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Wesley Memorial Church

Wesley Memorial Church

Oxford, England

July 7, 2002

 

             I have seen the future, and it’s not too bad!

            On a college reunion trip to the seat of the British brain trust we went Sunday morning to a Methodist Church situated on a back street just off the commercial avenue where students shop, eat, and drink cappuccino.  I went expecting very little, having previously experienced my denomination’s offerings in founder John Wesley’s home territory.  The preaching I have heard has been stiff and proper, without the ceremonial splendor of the Church of England.

            But Barbara and I and another couple, Methodists from Houston TX, were happily surprised by the ingenuity, intelligence, and warmth of the service.  If the bishop had relented on my mandatory retirement, I would have taken back to the local church a couple of ideas to be implemented this fall:

            1. The use of PowerPoint for the projection of hymns and illustrations.  The fellow next to me in the bench behaved the way a 70 year old isn’t supposed to if he’s afraid the authorities will commit him: he fiddled with a plastic bag containing his earthly possessions, and squirmed restlessly in his seat while mumbling inaudibly.  I repeatedly had to find for him the right page in the Bible or the hymn book.  He also needed a bath.  But he sang like an angel, if a little off-key, when the words appeared, thanks to the woman with a lap top and PowerPoint, on a screen near the front wall.  I found myself singing the words without looking at the text in the book in front of me.  Previously I have likened the use of such devices in worship to the old movie short interlude of “following the bouncing ball.” 

    But, as previously learned when I have pooh-poohed popular innovations as passing fancies, PowerPoint has its significant uses for the worship of the faithful.  I was especially taken with the succession of illustrations projected for the morning’s reading from the “Christian Scriptures,” The Parable of the Good Samaritan.  I could quarrel with the illustrations themselves, that they were too small, with insufficient contrasts in color, and too clearly an attempt to depict 1st century attire and beards.  But the idea has much merit, provided, of course, a church has a skilled and speedily productive an artist in residence, someone like Betsy Carnes.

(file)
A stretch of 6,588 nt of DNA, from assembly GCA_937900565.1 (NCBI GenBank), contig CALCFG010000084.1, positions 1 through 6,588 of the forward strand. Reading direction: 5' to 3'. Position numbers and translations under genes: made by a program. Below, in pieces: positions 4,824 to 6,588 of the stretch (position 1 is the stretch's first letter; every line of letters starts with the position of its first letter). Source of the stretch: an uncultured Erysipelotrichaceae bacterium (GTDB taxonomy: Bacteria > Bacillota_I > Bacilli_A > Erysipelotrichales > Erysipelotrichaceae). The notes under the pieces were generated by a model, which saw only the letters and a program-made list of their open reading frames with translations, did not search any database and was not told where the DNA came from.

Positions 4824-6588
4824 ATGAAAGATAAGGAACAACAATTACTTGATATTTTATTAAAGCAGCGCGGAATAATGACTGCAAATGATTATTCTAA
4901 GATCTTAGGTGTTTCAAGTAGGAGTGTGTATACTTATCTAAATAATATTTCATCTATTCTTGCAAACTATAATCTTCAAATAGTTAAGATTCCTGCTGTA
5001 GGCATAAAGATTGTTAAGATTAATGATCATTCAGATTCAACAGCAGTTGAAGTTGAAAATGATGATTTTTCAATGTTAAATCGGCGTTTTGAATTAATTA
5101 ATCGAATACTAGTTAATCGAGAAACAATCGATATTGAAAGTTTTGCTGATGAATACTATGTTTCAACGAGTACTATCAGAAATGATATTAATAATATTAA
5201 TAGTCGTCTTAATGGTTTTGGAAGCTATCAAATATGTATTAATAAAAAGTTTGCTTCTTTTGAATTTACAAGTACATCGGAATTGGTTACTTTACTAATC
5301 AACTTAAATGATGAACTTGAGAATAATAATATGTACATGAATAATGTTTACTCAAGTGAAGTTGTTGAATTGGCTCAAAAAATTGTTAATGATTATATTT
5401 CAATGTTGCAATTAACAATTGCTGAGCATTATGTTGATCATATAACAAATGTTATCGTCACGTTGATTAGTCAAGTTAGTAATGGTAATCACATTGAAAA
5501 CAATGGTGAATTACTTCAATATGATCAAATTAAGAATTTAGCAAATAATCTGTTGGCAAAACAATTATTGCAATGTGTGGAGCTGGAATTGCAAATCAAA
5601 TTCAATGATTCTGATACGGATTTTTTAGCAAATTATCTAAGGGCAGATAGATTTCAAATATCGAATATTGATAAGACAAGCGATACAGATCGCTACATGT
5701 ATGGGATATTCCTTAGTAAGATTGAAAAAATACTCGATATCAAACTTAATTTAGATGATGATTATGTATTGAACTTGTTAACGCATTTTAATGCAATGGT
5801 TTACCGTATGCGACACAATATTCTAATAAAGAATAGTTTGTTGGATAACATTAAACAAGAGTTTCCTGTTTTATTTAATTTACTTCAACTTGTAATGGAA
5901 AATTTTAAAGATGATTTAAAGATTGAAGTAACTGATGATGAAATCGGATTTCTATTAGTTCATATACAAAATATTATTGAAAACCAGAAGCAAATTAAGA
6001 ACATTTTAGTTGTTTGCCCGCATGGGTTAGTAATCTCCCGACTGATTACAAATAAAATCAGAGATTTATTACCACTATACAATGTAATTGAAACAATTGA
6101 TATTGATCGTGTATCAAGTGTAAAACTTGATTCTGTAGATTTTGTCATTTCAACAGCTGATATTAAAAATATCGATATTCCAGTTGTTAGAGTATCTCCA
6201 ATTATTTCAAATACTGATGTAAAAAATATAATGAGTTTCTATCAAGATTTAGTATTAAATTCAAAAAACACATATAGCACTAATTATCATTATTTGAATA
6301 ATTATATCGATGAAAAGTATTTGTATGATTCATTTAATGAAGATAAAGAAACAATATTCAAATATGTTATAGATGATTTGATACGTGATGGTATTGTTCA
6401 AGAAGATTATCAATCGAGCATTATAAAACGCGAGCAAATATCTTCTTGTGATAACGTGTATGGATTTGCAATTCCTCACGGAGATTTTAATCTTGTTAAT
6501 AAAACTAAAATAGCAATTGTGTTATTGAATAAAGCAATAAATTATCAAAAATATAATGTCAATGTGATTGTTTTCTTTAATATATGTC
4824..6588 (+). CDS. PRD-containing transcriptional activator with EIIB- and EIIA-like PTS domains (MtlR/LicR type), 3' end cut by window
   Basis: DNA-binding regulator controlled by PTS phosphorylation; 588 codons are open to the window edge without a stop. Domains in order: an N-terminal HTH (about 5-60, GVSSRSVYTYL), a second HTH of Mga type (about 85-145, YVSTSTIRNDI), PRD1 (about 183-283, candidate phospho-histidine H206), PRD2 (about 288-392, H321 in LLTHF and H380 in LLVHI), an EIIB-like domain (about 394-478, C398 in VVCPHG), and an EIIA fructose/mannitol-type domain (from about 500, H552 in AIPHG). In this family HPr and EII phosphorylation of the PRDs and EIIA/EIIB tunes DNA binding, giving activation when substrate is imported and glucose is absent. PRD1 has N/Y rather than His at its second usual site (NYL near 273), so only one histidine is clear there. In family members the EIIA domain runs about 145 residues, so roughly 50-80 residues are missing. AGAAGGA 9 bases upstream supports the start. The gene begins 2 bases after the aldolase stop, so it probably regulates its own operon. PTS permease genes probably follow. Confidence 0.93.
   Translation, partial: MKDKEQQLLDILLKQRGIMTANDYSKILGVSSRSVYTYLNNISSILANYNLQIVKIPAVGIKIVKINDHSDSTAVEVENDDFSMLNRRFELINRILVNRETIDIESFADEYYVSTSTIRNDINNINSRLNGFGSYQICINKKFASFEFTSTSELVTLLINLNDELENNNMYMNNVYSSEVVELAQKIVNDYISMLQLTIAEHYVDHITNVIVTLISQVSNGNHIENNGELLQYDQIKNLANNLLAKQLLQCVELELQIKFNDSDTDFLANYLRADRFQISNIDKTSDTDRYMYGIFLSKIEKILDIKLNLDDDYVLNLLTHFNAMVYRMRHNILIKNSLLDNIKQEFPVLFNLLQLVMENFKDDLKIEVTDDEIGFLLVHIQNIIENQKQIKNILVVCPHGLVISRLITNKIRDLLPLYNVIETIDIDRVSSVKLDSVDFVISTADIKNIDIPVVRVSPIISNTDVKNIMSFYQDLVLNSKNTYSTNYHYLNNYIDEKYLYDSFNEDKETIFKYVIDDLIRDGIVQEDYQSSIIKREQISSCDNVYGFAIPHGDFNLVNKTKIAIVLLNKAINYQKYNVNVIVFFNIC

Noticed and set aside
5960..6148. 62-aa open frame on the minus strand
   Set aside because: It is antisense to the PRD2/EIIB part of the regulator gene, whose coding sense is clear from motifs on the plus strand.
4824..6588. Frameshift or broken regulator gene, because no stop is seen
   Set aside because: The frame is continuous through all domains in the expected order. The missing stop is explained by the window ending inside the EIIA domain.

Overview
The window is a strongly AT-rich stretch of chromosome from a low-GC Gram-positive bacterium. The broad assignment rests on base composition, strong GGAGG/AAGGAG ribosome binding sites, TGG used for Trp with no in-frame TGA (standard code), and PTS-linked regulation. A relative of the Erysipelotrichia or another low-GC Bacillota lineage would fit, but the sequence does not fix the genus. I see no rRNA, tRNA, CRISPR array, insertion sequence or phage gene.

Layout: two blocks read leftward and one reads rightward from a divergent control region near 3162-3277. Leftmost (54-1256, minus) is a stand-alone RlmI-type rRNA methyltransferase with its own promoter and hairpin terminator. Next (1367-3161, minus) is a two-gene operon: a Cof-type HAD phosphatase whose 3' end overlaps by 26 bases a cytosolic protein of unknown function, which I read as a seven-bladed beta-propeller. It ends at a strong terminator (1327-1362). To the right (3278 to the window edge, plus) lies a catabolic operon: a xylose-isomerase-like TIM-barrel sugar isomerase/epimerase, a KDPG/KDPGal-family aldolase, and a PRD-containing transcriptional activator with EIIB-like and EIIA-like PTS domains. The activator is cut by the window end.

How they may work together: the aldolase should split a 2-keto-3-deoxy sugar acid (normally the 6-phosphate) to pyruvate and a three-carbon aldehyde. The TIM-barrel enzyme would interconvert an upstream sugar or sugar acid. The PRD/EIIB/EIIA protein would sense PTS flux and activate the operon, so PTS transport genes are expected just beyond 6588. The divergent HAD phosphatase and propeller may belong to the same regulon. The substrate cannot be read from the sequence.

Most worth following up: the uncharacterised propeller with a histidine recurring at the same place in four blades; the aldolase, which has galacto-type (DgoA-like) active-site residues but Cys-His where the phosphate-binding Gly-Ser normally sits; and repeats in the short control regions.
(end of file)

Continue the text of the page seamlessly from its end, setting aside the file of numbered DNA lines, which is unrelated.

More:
2. A dramatization of the Parable from the point of view of the innkeeper’s wife, two weeks after the mugging, when the wounded wayfarer tries to pay the hotel bill.  She reminds him of the dire condition in which he arrived, complete with a rundown on the cost of cleaning up the blood he spilled on carpet and stairs.  He is aghast at what the charge must be.  But the lady, all the while filing her nails, just tells him how lucky he is, because he has a friend.  The skit was performed by the couple who sat in front of us with their two little children.  It was done with humor and flair, and it alone was worth the price of admission.  In fact, I upped the amount originally intended as a contribution by 10 pounds, because I was so impressed with the dramatization… and the actors’ children who waved red, white and blue streamers during the singing of the hymns.

 

Here’s a rundown on the other aspects of the hour of worship: